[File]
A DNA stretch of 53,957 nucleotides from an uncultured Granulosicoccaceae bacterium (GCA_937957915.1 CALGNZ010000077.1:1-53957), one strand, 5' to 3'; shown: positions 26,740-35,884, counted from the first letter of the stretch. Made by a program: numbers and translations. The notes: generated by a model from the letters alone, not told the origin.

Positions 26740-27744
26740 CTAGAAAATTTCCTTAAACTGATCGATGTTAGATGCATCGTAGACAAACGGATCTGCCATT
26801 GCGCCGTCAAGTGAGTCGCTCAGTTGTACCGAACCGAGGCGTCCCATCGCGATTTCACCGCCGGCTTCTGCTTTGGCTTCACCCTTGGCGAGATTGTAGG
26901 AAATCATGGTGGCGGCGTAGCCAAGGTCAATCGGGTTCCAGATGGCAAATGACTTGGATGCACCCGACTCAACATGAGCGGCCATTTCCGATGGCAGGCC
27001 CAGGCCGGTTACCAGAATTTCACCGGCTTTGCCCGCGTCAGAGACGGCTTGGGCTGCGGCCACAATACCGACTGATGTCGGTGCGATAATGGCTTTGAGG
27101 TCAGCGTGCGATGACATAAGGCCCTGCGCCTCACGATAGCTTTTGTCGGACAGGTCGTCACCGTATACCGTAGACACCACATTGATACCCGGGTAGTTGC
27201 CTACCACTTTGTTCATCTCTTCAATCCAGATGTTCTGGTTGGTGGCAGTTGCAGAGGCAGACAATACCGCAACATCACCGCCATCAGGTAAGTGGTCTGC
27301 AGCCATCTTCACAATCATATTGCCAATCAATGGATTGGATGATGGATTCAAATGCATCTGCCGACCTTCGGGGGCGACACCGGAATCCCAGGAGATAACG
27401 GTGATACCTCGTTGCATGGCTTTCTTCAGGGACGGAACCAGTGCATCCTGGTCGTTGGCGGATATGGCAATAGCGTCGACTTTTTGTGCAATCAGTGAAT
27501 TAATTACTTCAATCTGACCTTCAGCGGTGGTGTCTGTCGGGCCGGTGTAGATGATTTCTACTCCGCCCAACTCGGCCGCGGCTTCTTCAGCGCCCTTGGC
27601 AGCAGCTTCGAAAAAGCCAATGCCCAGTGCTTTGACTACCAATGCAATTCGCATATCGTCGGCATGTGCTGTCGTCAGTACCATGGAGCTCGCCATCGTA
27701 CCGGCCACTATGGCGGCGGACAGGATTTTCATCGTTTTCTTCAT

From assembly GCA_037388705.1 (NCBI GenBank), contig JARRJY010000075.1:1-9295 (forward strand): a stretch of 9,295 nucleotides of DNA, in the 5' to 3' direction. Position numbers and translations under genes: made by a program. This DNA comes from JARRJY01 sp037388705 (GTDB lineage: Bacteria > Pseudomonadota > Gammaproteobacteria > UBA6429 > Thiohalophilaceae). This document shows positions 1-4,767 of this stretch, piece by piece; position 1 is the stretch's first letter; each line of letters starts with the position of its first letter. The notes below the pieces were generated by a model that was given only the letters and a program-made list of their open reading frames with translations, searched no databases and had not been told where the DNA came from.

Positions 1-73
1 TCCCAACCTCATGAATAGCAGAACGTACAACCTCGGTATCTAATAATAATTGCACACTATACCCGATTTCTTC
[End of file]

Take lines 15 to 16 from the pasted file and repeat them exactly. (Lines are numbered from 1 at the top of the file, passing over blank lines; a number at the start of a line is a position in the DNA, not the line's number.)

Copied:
Positions 1-73
1 TCCCAACCTCATGAATAGCAGAACGTACAACCTCGGTATCTAATAATAATTGCACACTATACCCGATTTCTTC